I was discussing my post on my childhood memories of Russia with my mother the other day when she said to me "I have no recollection of Mama cutting up brown paper to use in the bathroom. Are you sure it was brown paper?"

"Yes," I replied. "It's one of my most vivid memories."

"Strange," my mum said. "I remember her singing while cooking, and sitting at the sewing machine, but not this."

"But surely you remember extended periods of not having any actual toilet paper available, right?"

"Oh, yes!" she assured me. "That was definitely the case, especially toward the end when we were there, it was very hard to get toilet paper anywhere. In fact, toilet paper was considered the best gift you could bring with you to a dinner party at that time. Much more appreciated than alcohol or cake!"

Postscript for Day #255 “Childhood Nostalgia”


  1. The cutting of brown paper squares was my most vivid memory of that post from last week. It’s such a powerful statement….how something we take for granted might not be available elsewhere. Great comparison to all the other things we take for granted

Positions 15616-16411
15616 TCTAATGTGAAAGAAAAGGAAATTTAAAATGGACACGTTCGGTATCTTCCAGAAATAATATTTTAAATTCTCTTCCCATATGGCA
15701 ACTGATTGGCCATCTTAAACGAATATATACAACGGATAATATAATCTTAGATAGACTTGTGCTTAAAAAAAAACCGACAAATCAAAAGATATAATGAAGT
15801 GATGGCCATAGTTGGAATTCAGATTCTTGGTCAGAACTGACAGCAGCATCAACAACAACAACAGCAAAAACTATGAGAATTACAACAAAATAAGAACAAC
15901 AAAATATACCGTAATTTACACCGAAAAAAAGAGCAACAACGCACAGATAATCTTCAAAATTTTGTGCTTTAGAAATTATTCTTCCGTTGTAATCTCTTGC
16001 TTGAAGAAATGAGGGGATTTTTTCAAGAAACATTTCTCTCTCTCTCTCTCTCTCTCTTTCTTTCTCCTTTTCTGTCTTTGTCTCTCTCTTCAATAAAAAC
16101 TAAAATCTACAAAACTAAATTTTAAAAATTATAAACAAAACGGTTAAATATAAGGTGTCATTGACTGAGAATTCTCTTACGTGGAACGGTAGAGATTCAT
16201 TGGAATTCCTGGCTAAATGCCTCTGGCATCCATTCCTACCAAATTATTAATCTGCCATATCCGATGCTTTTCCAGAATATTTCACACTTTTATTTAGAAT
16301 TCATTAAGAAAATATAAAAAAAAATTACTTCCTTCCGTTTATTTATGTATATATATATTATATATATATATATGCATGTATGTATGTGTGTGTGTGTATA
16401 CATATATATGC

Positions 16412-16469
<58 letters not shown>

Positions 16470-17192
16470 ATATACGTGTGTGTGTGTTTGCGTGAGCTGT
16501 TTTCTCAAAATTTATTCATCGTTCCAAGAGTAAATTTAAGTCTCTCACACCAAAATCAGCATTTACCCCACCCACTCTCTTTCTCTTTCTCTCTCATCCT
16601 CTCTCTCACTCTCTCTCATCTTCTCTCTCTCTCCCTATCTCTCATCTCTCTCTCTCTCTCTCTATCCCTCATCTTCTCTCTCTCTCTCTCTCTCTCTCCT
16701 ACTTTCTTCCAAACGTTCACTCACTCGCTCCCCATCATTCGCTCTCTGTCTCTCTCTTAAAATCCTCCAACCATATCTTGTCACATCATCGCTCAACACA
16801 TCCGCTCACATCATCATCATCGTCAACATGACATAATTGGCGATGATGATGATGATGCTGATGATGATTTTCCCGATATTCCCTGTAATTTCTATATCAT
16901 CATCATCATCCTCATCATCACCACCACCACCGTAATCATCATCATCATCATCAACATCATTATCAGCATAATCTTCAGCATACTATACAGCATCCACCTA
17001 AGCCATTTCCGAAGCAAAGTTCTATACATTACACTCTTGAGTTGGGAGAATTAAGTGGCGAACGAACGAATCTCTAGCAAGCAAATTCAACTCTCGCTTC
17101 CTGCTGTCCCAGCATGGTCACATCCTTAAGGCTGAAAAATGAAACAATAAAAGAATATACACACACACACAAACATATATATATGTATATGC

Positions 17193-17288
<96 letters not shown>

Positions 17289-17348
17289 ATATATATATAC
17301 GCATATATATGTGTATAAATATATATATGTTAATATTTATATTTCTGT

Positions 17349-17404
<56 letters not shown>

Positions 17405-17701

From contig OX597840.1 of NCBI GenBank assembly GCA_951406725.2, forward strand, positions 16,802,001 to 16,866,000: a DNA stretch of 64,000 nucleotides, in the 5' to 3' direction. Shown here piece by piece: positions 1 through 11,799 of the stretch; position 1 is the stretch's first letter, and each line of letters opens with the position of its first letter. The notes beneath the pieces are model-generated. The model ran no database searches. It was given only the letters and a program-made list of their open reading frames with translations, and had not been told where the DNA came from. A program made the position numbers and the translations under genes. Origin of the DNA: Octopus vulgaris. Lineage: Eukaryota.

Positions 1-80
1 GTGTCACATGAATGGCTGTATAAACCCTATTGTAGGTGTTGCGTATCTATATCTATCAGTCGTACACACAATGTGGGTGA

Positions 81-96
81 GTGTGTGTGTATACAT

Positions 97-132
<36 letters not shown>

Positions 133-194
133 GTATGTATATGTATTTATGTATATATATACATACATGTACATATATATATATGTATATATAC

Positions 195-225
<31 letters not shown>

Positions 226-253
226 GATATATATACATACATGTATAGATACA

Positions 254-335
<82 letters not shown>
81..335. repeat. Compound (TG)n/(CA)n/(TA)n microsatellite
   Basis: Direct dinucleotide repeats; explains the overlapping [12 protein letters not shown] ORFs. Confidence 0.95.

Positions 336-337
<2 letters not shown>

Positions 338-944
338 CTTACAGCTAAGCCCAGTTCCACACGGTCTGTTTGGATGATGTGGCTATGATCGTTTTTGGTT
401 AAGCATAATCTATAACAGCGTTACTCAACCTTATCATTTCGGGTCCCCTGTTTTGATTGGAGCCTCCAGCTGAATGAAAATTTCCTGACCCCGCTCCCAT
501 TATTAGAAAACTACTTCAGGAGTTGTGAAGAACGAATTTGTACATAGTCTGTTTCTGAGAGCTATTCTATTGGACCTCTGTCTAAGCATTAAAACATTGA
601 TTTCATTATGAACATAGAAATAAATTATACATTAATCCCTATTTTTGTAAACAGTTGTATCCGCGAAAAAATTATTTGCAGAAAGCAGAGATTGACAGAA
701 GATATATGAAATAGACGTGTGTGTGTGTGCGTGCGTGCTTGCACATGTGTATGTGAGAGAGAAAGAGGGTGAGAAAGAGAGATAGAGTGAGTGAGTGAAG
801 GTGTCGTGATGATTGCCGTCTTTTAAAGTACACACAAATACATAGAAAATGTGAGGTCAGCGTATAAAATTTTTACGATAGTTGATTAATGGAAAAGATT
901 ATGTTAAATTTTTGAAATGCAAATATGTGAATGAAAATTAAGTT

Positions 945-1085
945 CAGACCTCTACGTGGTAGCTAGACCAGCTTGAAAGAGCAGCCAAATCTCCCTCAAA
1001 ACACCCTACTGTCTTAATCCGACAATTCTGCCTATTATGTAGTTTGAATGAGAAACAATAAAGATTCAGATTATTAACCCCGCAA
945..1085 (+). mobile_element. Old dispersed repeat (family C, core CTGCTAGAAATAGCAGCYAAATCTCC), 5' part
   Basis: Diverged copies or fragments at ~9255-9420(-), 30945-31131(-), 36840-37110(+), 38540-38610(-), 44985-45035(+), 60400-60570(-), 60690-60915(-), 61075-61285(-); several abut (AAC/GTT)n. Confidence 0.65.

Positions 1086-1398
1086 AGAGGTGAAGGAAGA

Liked by 1 person

    1. You are, of course, right about being conscious of not taking small luxuries for granted. But for better or for worse, that’s almost never what I think about when I recall this. I am always struck, first and foremost, with the absurdity of the situation. How the mighty Soviet Empire, Victor of WWII, first county to put a man in space, couldn’t even keep a steady supply of basic consumer goods in its capital city.

      Liked by 1 person

      1. Well, it’s the good for the nation vs good for the individual…..they didn’t think toilet paper mattered in the larger scheme of things. Well,that’s how I see it.

        Liked by 1 person

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